Civil Defence Minister Gerry Brownlee says the state of emergency in Christchurch due to the recent fires should have been declared earlier.
The Minister says the Christchurch City and Selwyn District fires have highlighted a need to streamline Civil Defence legislation.
Brownlee visited Christchurch where almost 400 firefighters have been battling the blaze overnight which spread over 1800 hectares on the Port Hills.
The fires which started on Monday night have seen around 1000 people evacuated from their homes and present council numbers show 11 people are staying at Te Hapua Halswell Centre.
Brownlee says information being reported and escalated up the chain of command within Civil Defence is what concerns him and the fires have strengthened the mandate for change.
“Clarifying and simplifying the chain of command will help ensure clear lines of communication and effective decision-making in the immediate aftermath of significant events.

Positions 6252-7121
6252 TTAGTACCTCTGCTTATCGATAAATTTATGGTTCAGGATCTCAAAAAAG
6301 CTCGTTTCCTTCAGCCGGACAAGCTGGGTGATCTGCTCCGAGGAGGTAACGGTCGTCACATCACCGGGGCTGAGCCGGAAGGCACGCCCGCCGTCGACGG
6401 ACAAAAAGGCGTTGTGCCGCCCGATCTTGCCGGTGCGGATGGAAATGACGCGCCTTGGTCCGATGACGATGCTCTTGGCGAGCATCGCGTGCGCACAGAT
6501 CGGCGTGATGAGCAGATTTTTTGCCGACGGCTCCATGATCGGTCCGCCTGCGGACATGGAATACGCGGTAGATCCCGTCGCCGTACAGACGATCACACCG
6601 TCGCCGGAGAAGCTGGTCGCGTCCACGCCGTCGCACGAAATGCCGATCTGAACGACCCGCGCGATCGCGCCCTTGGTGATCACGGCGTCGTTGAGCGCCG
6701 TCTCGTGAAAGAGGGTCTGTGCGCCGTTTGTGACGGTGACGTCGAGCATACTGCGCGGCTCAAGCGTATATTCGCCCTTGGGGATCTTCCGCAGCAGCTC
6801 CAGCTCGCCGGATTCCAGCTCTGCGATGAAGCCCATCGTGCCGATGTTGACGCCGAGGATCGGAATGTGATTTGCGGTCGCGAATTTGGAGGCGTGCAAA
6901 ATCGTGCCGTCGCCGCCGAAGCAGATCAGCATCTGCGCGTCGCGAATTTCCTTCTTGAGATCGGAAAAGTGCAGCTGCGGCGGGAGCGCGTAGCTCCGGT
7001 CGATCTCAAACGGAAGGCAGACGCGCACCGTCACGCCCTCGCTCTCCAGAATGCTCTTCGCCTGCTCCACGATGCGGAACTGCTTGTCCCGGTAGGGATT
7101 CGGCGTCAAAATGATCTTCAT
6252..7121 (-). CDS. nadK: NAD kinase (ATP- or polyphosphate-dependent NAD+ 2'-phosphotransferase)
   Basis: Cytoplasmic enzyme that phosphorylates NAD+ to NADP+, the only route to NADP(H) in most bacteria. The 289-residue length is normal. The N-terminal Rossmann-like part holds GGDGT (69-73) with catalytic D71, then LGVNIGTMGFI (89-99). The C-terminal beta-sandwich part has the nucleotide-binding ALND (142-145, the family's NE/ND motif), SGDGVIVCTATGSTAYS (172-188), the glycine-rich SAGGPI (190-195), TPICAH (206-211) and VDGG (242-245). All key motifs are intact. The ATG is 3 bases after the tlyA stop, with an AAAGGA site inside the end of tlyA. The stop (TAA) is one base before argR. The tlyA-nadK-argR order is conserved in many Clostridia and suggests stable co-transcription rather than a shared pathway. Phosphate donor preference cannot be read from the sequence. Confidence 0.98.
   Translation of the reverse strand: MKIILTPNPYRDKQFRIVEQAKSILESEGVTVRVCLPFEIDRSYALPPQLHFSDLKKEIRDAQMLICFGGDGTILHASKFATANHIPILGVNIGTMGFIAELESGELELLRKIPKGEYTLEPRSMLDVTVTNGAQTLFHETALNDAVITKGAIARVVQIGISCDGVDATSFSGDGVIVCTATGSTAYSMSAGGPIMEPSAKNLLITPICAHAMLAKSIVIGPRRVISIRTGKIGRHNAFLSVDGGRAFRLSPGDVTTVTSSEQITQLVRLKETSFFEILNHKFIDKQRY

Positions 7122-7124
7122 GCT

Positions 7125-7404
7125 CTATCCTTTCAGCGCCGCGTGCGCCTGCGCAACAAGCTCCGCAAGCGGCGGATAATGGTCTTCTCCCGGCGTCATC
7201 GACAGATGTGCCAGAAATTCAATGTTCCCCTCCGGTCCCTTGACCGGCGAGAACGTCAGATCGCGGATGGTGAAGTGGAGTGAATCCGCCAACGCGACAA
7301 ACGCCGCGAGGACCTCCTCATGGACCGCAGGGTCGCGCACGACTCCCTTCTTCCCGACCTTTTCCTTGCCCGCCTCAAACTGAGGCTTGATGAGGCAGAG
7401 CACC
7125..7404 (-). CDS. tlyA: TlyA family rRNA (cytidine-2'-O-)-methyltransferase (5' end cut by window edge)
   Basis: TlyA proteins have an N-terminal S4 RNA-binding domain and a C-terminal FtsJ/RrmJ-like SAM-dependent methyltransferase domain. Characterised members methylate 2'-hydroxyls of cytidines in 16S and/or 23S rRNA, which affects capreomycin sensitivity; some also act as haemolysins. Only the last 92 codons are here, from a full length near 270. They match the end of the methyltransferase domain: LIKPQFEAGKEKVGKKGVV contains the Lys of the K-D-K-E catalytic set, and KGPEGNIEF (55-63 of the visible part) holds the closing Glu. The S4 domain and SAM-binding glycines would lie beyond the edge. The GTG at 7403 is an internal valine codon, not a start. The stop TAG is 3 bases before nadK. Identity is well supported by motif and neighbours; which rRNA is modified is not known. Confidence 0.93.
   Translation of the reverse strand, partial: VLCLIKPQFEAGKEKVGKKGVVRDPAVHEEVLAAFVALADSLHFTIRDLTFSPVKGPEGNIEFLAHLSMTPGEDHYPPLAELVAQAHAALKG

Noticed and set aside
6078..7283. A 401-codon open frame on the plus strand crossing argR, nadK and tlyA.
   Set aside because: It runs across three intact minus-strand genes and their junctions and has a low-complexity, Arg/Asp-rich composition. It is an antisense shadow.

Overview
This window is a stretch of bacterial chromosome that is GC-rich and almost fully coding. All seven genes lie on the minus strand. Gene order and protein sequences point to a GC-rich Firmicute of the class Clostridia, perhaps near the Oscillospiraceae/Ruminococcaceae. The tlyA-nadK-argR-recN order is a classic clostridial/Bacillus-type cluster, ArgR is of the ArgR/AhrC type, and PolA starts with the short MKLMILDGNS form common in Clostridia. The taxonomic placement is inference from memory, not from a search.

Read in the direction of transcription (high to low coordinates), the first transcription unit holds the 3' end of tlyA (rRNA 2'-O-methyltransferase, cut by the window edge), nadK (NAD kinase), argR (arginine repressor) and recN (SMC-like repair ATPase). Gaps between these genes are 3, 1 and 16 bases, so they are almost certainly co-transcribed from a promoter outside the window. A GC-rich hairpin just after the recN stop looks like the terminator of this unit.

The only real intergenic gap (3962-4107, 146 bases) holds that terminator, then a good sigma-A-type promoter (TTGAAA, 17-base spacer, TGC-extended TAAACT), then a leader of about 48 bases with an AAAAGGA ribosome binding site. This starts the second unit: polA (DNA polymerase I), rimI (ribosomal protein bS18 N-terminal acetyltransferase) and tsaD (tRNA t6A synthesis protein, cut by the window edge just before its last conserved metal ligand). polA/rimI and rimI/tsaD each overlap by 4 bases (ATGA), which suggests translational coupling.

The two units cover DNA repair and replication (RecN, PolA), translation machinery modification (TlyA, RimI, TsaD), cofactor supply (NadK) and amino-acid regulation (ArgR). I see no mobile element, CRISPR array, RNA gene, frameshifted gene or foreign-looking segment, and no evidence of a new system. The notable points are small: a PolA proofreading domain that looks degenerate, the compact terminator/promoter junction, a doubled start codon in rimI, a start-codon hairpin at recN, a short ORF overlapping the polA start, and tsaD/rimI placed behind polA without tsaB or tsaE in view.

“I do believe that states of local emergencies could have been declared earlier but, at the time, I was not in Christchurch and local authorities knew the situation in more detail than I did.”
Meanwhile Civil Defence and emergency services are continuing their efforts to battle the blaze and assist those who have been evacuated from their homes.
Christchurch City Council says thermal imaging technology and high pressure hoses are now being used to manage hotspots within the Port Hills.
Christchurch Civil Defence controller Dave Adamson says “We have had significant fire breaks created with heavy machinery and the firefighting effort has targeted the perimeter. While there are still areas burning out of control, the fire is contained within the 2075 hectare area.
“What’s encouraging is that the weather forecast looks promising for the next two days with high cloud, cooler temperatures and a chance of rain on Saturday. However, the situation remains volatile, as we’ve seen with some flare-ups including one on Kennedys Bush Road so the cordons remain in place to ensure personal safety and security of property.”